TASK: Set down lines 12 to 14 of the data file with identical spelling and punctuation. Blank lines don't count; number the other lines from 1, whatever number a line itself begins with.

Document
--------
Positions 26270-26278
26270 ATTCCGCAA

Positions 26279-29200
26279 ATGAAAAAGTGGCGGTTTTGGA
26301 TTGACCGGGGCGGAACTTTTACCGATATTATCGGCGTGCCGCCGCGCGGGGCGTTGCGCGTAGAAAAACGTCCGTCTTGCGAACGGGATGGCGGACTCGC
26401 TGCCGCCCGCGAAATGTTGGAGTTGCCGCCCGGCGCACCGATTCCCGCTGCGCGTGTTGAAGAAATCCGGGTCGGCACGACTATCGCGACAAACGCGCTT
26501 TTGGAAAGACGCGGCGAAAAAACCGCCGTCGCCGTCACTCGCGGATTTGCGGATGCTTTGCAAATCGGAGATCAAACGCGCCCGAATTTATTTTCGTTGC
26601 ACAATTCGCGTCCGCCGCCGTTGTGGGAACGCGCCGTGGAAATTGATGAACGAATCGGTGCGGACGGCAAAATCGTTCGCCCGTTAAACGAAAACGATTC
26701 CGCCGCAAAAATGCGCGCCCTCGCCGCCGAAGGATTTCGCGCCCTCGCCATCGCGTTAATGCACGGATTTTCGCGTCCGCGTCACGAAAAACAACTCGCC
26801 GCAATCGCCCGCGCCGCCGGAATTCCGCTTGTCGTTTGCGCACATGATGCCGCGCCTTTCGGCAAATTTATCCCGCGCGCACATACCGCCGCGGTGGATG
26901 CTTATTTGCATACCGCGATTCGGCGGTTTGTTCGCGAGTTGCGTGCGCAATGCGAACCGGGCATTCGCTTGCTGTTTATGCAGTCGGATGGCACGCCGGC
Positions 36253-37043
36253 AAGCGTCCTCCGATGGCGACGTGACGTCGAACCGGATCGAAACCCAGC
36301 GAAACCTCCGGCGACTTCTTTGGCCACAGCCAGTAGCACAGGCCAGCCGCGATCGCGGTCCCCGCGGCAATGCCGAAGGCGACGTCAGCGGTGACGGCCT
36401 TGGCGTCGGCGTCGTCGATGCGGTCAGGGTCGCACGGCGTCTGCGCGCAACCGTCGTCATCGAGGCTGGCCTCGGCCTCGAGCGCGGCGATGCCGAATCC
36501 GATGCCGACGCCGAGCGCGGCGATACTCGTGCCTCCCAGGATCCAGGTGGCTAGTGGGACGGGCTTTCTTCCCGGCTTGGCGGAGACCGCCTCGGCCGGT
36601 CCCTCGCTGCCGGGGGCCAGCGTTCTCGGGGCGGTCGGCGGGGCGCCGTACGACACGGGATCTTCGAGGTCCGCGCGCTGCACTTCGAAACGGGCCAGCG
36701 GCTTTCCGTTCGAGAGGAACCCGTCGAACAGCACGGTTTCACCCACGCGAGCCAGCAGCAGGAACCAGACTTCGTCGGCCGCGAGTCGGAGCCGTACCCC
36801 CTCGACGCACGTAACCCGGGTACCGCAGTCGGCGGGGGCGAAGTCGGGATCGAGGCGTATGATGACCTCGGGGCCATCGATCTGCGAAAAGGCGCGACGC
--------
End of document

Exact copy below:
Positions 36253-37043
36253 AAGCGTCCTCCGATGGCGACGTGACGTCGAACCGGATCGAAACCCAGC
36301 GAAACCTCCGGCGACTTCTTTGGCCACAGCCAGTAGCACAGGCCAGCCGCGATCGCGGTCCCCGCGGCAATGCCGAAGGCGACGTCAGCGGTGACGGCCT